What's It Like To Be At An Auction?

Tabish Khan
By Tabish Khan Last edited 28 months ago
What's It Like To Be At An Auction?
The auctioneer is in full flow and there are people on the phone either side of him behind. Image courtesy Christie's

The opening lot is a Henry Moore. Before we can figure out who in the room is actually bidding, it's sold for £300,000 — which flashes up on a projector along with seven other currencies. And so we continue at this breakneck speed, powering through 49 lots in just 60 minutes.

This in an auction of Modern British and Irish art at Christie's in King Street, Mayfair. Most of these auctions are free and open to the public, so we've had  a wash and a brush up, and come in to take a peek.

The room is packed, and people are spilling out into the lobby. There are plenty of bidders on the phone too. At the centre of proceedings is the auctioneer — eyes like a hawk, countenance of a judge, grace of a ballerina.

Above all, this man has energy. He keeps the whole thing charged for the entire hour, and we count him take exactly one sip of water the whole time he's at podium. "Welcome to you, sir" he coos at one man, "Where did YOU come from?" he joshes with another. He makes light of his colleagues on the phones, winkles out bids from every corner of the room, and never once lets the pace slacken. When the bidding slows, he leans expectantly towards prospective bidders, before banging his gavel with a flourish (we wonder if he practises in front of the mirror).

A Lowry that went for £1.5m

It's hard to take our eyes off the master of ceremonies but we manage to glance across at the Christie's employees on the phones. Some speak openly, almost ostentatiously, with their clients while others cover their mouths, making us wonder what could be so secretive in their discussions. (But madame, you KNOW you've no room for another Lowry...").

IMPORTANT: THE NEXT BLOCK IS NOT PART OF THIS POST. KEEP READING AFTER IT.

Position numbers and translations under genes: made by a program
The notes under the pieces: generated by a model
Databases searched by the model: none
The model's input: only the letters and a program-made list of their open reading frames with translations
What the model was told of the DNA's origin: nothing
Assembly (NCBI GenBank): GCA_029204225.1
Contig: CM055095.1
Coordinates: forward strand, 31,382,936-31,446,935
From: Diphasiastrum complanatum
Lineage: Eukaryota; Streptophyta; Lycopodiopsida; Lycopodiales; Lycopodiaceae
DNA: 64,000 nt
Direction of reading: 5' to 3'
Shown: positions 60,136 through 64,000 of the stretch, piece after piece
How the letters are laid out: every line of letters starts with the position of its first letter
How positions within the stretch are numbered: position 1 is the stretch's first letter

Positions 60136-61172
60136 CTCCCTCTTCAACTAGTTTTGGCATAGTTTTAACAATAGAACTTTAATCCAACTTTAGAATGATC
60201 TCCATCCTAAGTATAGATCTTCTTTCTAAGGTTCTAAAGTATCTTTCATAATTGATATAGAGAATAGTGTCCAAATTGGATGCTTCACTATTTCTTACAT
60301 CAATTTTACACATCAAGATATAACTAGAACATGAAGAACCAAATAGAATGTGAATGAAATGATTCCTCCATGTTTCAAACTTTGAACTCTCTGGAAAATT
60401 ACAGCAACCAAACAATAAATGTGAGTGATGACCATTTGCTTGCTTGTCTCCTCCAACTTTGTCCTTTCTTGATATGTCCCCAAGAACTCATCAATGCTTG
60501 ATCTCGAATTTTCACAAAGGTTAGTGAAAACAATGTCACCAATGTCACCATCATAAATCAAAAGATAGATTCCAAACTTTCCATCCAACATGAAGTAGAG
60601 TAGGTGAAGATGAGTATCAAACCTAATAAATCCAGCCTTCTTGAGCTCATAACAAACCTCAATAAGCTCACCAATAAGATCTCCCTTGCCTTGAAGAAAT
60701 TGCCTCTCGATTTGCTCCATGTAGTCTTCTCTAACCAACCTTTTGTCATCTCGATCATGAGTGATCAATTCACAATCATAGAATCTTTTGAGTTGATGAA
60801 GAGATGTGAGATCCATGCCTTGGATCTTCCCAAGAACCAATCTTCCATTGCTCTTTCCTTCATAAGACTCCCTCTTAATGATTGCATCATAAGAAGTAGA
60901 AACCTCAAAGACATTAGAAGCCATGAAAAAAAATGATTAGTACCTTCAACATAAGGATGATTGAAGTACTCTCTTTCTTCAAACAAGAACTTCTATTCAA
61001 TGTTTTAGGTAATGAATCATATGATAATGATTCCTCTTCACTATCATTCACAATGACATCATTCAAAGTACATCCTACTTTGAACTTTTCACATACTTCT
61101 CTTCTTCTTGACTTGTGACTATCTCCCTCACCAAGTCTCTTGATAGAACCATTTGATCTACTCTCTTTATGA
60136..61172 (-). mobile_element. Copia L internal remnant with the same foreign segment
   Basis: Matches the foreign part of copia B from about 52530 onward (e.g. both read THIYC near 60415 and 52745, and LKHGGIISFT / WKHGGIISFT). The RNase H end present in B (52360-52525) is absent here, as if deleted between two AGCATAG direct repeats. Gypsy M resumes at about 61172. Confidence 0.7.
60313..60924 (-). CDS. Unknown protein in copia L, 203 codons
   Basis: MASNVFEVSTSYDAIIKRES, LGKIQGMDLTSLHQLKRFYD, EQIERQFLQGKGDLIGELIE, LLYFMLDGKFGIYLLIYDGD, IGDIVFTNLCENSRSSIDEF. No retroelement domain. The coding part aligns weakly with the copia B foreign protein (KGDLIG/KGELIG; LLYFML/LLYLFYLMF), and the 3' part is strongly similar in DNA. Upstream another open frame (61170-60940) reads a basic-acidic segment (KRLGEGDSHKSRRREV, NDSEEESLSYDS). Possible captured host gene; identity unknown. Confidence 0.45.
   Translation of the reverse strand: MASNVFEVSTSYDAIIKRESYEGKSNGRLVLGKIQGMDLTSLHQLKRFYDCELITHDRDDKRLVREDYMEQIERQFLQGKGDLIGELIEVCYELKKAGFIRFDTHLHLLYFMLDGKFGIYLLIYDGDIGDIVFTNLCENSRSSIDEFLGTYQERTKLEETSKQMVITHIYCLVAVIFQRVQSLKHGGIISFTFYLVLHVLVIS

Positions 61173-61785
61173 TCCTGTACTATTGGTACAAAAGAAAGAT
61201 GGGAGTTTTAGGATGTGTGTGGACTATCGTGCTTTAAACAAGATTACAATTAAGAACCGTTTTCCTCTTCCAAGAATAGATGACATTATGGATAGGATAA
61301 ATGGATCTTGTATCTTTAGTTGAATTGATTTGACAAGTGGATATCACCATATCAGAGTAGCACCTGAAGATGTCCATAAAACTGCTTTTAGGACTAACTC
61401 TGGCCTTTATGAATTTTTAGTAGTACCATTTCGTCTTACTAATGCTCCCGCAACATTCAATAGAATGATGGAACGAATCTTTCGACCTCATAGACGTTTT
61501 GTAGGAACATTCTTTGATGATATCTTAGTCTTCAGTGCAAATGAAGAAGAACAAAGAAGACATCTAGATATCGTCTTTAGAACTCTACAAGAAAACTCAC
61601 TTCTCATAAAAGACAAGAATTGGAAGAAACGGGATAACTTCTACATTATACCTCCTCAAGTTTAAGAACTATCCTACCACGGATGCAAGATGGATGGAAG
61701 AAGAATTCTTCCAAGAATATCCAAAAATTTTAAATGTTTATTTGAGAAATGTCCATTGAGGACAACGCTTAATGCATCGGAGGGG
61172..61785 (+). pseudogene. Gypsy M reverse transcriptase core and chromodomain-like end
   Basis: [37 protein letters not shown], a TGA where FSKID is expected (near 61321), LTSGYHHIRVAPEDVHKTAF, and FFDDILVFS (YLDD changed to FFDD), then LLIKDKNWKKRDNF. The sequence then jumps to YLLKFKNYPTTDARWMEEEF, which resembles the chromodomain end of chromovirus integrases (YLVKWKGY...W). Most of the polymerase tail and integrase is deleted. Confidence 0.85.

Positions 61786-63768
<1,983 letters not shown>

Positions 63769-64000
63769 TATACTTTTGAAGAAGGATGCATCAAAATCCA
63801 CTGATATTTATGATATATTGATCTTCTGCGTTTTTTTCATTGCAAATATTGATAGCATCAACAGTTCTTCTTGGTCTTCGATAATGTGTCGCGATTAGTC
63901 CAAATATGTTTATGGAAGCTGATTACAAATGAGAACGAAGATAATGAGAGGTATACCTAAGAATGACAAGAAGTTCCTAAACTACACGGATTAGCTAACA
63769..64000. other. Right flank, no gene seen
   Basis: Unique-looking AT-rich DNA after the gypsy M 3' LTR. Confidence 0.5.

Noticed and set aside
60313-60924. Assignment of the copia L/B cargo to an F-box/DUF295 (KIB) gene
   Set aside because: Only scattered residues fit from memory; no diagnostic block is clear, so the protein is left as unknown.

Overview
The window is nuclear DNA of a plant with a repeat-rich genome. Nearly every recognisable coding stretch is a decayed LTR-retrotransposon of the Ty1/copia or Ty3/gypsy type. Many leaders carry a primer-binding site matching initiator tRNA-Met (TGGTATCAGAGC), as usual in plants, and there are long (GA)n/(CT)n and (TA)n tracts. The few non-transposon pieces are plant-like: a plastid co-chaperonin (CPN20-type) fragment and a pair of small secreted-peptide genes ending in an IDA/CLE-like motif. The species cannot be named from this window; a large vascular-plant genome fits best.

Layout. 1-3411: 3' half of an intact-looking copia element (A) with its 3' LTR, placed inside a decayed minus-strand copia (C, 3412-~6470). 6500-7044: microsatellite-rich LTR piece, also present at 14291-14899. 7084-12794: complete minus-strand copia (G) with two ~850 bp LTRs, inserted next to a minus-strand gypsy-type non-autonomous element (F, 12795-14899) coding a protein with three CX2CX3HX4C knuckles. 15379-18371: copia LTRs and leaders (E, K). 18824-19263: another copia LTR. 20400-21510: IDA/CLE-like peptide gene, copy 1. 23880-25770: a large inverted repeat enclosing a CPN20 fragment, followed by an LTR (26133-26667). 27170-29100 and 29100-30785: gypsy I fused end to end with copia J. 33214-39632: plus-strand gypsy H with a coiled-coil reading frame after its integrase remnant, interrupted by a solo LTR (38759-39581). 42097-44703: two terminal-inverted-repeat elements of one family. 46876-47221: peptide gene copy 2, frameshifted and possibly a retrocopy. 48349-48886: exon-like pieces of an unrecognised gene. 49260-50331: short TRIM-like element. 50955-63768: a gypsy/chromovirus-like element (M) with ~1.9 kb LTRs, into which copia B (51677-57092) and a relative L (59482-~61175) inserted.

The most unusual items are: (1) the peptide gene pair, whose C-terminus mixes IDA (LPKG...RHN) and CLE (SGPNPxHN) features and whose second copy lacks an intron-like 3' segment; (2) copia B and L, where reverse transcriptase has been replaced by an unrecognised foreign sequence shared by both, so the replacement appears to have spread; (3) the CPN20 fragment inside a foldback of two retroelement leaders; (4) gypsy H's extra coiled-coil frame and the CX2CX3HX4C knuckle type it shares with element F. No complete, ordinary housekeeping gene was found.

The audience itself are a well-heeled crowd (many seem to know one another too) but there is the odd person in jeans and trainers throwing in some bids. What surprised us most is that the bidding isn't dominated by a few attendees — lots of people have their eyes on one prize only.

Despite the unsightly amounts of dough bandied about, there's an odd calm to proceedings (though excited murmurings arise when a Henry Moore, Barbara Hepworth or a Lowry is up for sale) and we feel this is familiar territory for most. During the evening only a few works exceed their estimates and several works don't reach their reserve price at all. While the top sale is a Henry Moore sculpture selling for £1.55m, we are shocked when some of his sketches don't meet the reserve price. But then, what do we know.

It's easy to get caught up in the drama of the thing and we're tempted to get involved, before realising we'd have to sell our flat multiple times before we could afford most of the works.

Oh, and television has clearly lied to us. We were relieved to find that scratching our head didn't get us involved in an accidental bidding war.

The auction we attended was held on 20 June at Christie's, King street. It was the Modern British and Irish art evening sale.

Last Updated 22 June 2016